A Woman to Know: Yolande d’Aragon

[She had] a man's heart in a woman's body — King Louis IX of France

[She had] a man's heart in a woman's body — King Louis IX of France

(image via Wikimedia Commons)

In the midst of the Hundred Years War, Yolande exercised her power in one of the few queen-sanctioned ways: by playing matchmaker to her children and the heirs of other kingdoms. In 1422, her daughter Marie married Charles VII, the dauphin of France — Yolande’s most strategic move yet. When her own husband died later that same year, she moved to the castle and took up residency with her daughter and son-in-law, acting as a consultant and protectress of the other women in court (many of whom, it’s rumored, she employed as spies).

Most legendarily, Yolande pushed the royals to support young Joan of Arc. She asked for them to finance the young woman’s military campaign, even removing the royal advisers who dared try to convince her son-in-law otherwise.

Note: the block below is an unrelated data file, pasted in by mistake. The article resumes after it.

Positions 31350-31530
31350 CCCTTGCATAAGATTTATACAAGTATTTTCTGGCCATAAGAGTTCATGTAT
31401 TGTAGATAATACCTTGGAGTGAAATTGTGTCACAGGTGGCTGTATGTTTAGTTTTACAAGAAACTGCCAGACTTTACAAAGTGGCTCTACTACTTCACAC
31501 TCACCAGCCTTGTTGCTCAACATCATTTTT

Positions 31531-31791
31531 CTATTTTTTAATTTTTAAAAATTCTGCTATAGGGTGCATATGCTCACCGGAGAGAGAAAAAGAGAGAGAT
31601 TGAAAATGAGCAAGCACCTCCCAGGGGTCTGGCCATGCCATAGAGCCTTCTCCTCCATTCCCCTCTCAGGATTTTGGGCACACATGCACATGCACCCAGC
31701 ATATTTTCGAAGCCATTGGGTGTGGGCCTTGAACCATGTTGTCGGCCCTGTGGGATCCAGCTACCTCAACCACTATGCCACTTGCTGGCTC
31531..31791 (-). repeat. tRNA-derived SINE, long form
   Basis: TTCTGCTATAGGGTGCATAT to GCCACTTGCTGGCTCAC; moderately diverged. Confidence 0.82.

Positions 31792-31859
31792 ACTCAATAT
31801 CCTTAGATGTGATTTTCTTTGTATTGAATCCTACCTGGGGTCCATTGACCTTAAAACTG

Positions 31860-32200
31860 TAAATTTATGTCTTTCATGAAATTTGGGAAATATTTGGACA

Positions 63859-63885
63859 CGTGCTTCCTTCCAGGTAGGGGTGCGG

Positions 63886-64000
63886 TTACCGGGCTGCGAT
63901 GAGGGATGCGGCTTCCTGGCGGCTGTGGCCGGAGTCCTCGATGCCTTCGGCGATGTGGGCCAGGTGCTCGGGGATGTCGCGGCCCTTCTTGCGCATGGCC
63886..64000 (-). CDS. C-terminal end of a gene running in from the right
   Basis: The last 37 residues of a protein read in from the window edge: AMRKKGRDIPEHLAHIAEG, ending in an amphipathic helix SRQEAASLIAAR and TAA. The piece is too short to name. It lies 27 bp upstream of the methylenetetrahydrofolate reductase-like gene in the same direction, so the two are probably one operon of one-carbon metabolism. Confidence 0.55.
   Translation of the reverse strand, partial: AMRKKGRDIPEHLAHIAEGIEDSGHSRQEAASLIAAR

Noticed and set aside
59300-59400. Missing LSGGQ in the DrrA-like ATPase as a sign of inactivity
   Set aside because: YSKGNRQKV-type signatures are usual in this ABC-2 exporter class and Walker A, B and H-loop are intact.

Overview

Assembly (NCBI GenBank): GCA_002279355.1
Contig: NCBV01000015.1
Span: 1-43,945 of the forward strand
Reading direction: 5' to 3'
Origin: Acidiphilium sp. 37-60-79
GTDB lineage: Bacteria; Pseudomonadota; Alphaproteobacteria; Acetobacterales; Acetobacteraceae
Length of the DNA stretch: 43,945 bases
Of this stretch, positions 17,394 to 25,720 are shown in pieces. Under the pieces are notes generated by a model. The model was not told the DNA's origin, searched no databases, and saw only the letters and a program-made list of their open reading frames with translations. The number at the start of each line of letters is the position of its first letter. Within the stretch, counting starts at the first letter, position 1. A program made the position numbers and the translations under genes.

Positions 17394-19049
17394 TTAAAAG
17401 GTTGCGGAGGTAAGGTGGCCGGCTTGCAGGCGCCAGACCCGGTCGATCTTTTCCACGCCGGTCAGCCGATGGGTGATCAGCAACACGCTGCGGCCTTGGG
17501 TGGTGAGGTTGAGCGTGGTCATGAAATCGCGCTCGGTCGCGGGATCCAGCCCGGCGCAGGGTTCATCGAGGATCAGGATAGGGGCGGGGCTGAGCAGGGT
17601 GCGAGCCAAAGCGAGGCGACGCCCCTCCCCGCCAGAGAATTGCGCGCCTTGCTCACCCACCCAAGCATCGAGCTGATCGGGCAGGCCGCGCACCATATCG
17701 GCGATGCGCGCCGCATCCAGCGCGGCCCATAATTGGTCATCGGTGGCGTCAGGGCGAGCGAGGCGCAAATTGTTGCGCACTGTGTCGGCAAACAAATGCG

At the end of the Hundred Years War, then in her 50s, Yolande finally retired from court. She moved to Saumur, a medieval French commune, and began a second life patronizing local artists, even commissioning illuminated manuscripts. When her renegade granddaughter Margaret of Anjou came to live with her in 1439, Yolande continued doing what she did best — setting up a marriage for political gains. Just after Margaret was betrothed to the Holy Roman Emperor in 1443, Yolande died in Saumur. She was buried as a “queen of four kingdoms” — of Aragon, her birthplace; of Sicily and Naples, of which she was queen regent for her sons; and of Jerusalem, as she asked to be known.

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